Yet, despite all this evidence to the contrary, Jack Straw told the Iraq Inquiry that he would never “have been a party” to a war of regime change, which he said would be “improper and self-evidently unlawful”.
Straw is clearly a congenital liar whose ability to speak untruths is limitless. But he knew what would be the consequences of the war on Iraq, legal or not, because he described them in February 2003:
People will get killed and injured. That is the brutal and inevitable reality of war. Some of those killed will be innocent civilians; even those killed who are not innocent have souls, and wives, husbands, children who will suffer.
Straw knew he had it in his power stop this illegal war. In a written statement to the Iraq Inquiry in January 2010, he said he was “fully aware” that, as foreign secretary, his support for military action would be “critical” if the UK join the invasion of Iraq. “If I had refused that, the UK’s participation in the military action would not have been possible. there would almost certainly have been no majority in cabinet or in the Commons.”
This is tantamount to a confession that he colluded in mass murder. Not only would Britain have been unable to march “shoulder to shoulder” into the illegal war, but the inevitable resignation of Tony Blair and the fall of his government would have put enormous political pressure on the United States for at the least a postponement of its war plans.
The blood on Straw’s hands is no less than that of Tony Blair, for a war in which over one million Iraqis died, four million were made homeless and the country so devastated that today there is acute rationing of electricity, many areas have no access to clean water and a health service that was once the most developed in the region is in tatters.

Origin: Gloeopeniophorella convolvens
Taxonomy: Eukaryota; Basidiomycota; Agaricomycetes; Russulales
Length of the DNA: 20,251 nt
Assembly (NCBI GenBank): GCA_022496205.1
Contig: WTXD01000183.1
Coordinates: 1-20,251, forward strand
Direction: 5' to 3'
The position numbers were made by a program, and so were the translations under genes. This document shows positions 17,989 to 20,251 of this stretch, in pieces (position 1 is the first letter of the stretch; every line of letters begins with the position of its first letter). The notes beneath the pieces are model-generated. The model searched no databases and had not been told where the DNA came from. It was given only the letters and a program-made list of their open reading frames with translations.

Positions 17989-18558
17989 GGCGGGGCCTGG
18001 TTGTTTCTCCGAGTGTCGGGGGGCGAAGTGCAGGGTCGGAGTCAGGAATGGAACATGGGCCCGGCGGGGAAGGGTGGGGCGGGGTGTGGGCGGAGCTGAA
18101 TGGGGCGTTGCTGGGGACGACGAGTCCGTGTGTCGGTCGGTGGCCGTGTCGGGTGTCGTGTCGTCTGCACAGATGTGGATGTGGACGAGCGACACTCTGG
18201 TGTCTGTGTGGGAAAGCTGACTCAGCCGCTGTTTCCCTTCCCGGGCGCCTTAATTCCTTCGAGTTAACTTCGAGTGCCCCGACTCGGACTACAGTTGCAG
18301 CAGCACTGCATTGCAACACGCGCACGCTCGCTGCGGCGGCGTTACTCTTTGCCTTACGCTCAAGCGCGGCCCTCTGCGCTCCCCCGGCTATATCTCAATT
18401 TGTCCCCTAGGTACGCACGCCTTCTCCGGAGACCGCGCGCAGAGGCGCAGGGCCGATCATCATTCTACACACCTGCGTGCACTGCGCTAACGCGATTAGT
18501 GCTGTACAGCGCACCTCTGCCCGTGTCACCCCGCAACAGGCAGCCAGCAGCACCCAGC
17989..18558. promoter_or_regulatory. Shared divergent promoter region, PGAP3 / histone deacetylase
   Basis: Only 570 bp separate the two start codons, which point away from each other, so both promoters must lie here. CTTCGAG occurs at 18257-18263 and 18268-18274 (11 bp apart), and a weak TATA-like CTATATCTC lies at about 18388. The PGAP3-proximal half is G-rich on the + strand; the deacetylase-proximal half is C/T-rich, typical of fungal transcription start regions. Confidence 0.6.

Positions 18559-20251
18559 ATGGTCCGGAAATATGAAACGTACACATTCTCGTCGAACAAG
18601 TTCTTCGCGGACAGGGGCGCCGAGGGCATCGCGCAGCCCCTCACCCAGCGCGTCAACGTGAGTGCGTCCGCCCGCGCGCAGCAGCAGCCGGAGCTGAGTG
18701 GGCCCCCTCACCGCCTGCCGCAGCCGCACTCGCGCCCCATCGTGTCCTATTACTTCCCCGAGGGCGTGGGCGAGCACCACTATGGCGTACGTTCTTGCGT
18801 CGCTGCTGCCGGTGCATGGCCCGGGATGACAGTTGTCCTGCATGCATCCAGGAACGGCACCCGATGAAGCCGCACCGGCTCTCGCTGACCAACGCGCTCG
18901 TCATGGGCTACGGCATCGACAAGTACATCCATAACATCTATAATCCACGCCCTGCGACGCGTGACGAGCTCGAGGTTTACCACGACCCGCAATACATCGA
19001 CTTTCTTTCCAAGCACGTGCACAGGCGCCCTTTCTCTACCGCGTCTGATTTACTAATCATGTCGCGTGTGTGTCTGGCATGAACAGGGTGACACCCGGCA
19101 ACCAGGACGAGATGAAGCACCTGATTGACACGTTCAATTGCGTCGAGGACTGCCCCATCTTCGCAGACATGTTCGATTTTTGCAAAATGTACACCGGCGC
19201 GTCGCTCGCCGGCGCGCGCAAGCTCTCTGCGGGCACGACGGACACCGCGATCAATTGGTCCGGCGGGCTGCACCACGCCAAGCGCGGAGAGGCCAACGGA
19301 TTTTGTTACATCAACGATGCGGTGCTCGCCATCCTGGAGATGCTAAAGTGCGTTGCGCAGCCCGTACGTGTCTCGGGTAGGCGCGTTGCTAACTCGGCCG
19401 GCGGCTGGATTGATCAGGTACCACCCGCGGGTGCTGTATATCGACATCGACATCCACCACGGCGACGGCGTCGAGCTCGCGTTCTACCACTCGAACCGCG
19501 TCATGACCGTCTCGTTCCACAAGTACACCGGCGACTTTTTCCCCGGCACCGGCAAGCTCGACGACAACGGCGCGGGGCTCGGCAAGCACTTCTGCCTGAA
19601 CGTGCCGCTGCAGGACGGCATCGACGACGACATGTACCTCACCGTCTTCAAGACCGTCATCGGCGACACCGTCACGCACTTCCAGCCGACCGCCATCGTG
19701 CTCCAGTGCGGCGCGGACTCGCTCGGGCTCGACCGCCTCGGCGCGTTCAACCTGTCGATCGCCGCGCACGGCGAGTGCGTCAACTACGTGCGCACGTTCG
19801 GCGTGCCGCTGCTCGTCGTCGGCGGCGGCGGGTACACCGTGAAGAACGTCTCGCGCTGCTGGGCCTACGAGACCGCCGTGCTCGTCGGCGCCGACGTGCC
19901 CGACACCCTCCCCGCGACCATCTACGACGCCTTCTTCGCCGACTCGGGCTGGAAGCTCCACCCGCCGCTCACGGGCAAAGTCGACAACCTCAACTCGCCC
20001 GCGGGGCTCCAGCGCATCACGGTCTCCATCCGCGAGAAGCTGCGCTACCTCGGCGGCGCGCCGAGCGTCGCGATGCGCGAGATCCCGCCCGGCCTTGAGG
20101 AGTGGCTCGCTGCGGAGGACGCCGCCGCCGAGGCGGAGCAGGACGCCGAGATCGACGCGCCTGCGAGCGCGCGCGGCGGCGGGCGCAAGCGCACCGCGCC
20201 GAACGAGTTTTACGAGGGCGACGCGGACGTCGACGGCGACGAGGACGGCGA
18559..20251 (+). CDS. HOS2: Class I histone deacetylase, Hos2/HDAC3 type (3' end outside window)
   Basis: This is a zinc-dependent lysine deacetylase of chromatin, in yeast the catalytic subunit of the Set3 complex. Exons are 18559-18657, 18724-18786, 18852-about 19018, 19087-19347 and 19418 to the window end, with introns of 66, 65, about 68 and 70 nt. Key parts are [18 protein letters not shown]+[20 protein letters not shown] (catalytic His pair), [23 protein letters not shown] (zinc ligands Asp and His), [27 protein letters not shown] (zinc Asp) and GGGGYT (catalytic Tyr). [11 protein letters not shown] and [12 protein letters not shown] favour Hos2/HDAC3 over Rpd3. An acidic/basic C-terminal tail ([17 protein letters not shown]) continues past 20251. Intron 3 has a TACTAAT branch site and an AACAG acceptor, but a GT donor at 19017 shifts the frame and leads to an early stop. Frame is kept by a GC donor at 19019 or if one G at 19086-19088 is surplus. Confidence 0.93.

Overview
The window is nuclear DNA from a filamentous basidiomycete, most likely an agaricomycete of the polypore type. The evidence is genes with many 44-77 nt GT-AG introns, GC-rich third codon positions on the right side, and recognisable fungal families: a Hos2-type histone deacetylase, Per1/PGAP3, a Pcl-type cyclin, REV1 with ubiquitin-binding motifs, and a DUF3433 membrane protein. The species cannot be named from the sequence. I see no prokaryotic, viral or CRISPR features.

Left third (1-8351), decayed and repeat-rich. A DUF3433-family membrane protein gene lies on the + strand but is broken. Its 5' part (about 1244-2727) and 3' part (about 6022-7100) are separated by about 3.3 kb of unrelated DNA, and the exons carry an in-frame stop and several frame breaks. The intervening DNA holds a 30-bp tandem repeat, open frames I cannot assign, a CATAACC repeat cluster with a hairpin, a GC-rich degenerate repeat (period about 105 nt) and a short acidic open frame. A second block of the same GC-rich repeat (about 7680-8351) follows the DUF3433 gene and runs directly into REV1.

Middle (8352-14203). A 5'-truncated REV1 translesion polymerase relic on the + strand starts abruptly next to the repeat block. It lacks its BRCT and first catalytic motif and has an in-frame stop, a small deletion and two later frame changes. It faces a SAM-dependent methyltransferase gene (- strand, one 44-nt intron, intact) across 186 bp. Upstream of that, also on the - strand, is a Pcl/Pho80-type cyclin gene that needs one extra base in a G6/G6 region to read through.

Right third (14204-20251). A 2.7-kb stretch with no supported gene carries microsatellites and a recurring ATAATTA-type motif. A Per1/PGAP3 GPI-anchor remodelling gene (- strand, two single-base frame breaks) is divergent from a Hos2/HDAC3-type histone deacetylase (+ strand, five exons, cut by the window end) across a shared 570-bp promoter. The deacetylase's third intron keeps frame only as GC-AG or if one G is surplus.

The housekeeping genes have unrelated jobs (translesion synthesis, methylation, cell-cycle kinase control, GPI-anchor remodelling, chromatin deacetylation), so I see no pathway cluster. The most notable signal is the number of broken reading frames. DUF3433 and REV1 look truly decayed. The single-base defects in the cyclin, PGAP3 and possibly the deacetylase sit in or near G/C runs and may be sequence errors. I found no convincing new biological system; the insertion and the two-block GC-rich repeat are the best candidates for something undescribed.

So next time we hear David Cameron talk about “criminality pure and simple” and he tells “the lawless minority… you will pay for what you have done” we need to know if his definition of “criminality” extends beyond the crime of stealing a £3.50 bottle of water or receiving a pair of stolen running shorts.
Does it include what the the Nürnberg Tribunal, set up after World War II, following the trials of leading Nazis, called the supreme international crime:
To initiate a war of aggression … is not only an international crime; it is the supreme international crime differing only from other war crimes in that it contains within itself the accumulated evil of the whole.
The Tribunal said individuals should be held accountable for “crimes against peace”, defined as the “planning, preparation, initiation or waging of a war of aggression”, which leaves little doubt about incrimination in the mass slaughter and devastation inflicted on Iraq by Jack Straw and his fellow conspirators — from Tony Blair, George Bush, and Colin Powell, to Dick Cheney, Condoleezza Rice and Donald Rumseld .
Jack Straw’s enthusiasm for jailing people predates his call on David Cameron to build more prisons to lock up rioters. The Blair years were marked by a doubling of the prison population to over 80,000, giving Britain the dubious accolade of locking up more of its citizens than any other European country. When Jack Straw became home secretary, he was ever hungry for more prison places.
It tell us much about the quality of justice in this country that the person in charge of building new prisons was someone who should have been incarcerated in one of the cells.